Homeowners in Little Pond are installing new septic systems to meet Title V requirements for real estate transactions, even though a sewer system will be coming as soon as 2015.
At its June 2 meeting the Falmouth Board of Health discussed how to make the transfer of properties with failed systems in the area more financially practical, given that the town voted in May to build a sewering system in the area with a mandatory hook-up.
“It seems crazy that people are putting in septic systems when we will have a sewer in three years.” said board member John B. Waterbury, a biologist at Woods Hole Oceanographic Institution.
The board decided that a solution would be to issue variances for systems that meet certain requirements. The variance would allow the board to approve the system with certain provisions in this interim time before the sewer goes in.
Three cases of failed systems were brought before the board at the June 2 meeting. At least two owners had put in a Title V in the area for a sale recently, said board of health chairman Jared V. Goldstone, a toxicologist at Woods Hole.
The state Title V requirements give local boards the authority to offer variances in certain cases, Dr. Goldstone said. Septic systems in the area are eligible, given that sewering will be coming to the area and that installing a system, which can range from $5,000 to $10,000, only to fill it in a few years later can be considered an economic hardship for owners.
“The board of health does not want owners to go through an undue expense,” said board member George Heufelder, director at the Barnstable County Department of Health and the Environment.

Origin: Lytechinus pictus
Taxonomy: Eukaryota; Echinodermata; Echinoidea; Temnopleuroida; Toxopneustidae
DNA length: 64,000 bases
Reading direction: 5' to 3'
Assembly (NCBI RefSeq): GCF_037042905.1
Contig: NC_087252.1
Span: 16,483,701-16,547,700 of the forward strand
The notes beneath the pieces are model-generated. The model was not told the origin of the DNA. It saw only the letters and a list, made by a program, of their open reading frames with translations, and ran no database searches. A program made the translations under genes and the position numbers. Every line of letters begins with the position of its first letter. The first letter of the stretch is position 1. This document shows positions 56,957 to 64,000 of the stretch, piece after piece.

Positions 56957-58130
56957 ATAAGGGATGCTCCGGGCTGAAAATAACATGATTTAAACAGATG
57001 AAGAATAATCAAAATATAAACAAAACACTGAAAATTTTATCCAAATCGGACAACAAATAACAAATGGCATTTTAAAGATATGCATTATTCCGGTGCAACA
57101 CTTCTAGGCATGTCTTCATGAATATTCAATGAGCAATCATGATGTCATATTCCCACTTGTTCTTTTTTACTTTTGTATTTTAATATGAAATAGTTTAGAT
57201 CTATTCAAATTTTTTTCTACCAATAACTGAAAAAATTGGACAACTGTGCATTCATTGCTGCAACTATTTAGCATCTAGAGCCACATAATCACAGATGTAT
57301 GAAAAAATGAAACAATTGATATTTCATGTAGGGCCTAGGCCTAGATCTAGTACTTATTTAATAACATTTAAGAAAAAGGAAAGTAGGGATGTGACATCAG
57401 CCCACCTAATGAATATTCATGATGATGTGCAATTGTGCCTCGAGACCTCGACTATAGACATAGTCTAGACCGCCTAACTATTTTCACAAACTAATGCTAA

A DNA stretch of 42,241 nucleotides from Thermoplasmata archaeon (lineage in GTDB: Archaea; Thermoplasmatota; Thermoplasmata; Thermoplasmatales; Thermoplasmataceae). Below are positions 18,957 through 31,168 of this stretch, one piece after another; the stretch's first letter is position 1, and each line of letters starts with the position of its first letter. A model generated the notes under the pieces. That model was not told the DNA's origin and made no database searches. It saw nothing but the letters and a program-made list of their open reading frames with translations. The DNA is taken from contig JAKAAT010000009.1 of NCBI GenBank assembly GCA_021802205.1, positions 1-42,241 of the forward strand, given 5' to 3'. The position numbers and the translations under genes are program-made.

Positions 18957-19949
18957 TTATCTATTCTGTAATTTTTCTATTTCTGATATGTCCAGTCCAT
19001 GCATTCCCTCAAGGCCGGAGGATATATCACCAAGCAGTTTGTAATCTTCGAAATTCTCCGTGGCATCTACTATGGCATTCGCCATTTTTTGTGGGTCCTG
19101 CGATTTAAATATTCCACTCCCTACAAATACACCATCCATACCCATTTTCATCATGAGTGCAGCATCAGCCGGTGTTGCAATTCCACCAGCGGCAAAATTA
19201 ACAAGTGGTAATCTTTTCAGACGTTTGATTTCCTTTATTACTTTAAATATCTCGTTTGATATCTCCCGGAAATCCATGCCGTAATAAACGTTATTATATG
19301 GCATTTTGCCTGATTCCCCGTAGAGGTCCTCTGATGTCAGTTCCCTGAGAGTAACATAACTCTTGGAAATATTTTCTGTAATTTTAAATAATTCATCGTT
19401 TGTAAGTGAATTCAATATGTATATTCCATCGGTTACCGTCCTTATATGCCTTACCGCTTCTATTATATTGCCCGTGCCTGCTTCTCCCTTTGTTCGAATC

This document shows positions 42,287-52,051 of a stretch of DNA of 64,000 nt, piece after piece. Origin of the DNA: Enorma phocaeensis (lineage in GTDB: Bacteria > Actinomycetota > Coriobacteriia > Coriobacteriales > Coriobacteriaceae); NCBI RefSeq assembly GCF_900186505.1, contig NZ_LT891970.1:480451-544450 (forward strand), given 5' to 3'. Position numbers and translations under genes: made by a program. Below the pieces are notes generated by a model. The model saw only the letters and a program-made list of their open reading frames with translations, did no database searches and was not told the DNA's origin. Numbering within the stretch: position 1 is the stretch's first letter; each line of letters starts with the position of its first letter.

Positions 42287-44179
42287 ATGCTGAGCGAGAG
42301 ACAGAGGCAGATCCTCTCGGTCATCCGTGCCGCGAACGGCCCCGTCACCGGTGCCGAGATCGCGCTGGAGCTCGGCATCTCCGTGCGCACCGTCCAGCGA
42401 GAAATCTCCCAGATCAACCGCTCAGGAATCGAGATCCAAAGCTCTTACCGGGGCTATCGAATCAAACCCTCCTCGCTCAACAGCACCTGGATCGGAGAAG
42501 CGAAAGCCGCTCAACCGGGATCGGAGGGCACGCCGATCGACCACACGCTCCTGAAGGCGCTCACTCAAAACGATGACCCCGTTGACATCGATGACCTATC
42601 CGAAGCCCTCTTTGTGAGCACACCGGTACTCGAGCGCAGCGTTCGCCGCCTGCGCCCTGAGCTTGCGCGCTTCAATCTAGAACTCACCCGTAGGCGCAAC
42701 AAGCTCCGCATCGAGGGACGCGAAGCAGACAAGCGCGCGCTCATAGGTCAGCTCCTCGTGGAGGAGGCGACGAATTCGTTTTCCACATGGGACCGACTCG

The board will issue variances case by case if the system does not pose an immediate danger to public health, with certain provisions that can include using a tight tank, which has no outlet and must be pumped regularly, with a contract with a pumper in place. The board of health will need to be notified of each pumping. Also a system may need to have an alarm to ensure that sewage does not overflow into the ground. A letter from the board of health citing this variance will be registered with the deed to the house.
Dr. Waterbury recommended that real estate agents talk to the banks and assure them that the variances the board grants are Title V-compliant.
It is still up to the banks whether they accept this variance with their lending policies.
“We will present the current owner a record of variance and applying this variance will allow the legal transfer of property within the state law.” Dr. Goldstone said.
The decision offers yet another option, apart from installing a new system or tying in sewer betterment costs into an escrow account, which was discussed at the last meeting, for homeowners to present to the bank.
“This is a way to prevent a lot of capital expense going into the ground,” Mr. Heufelder said.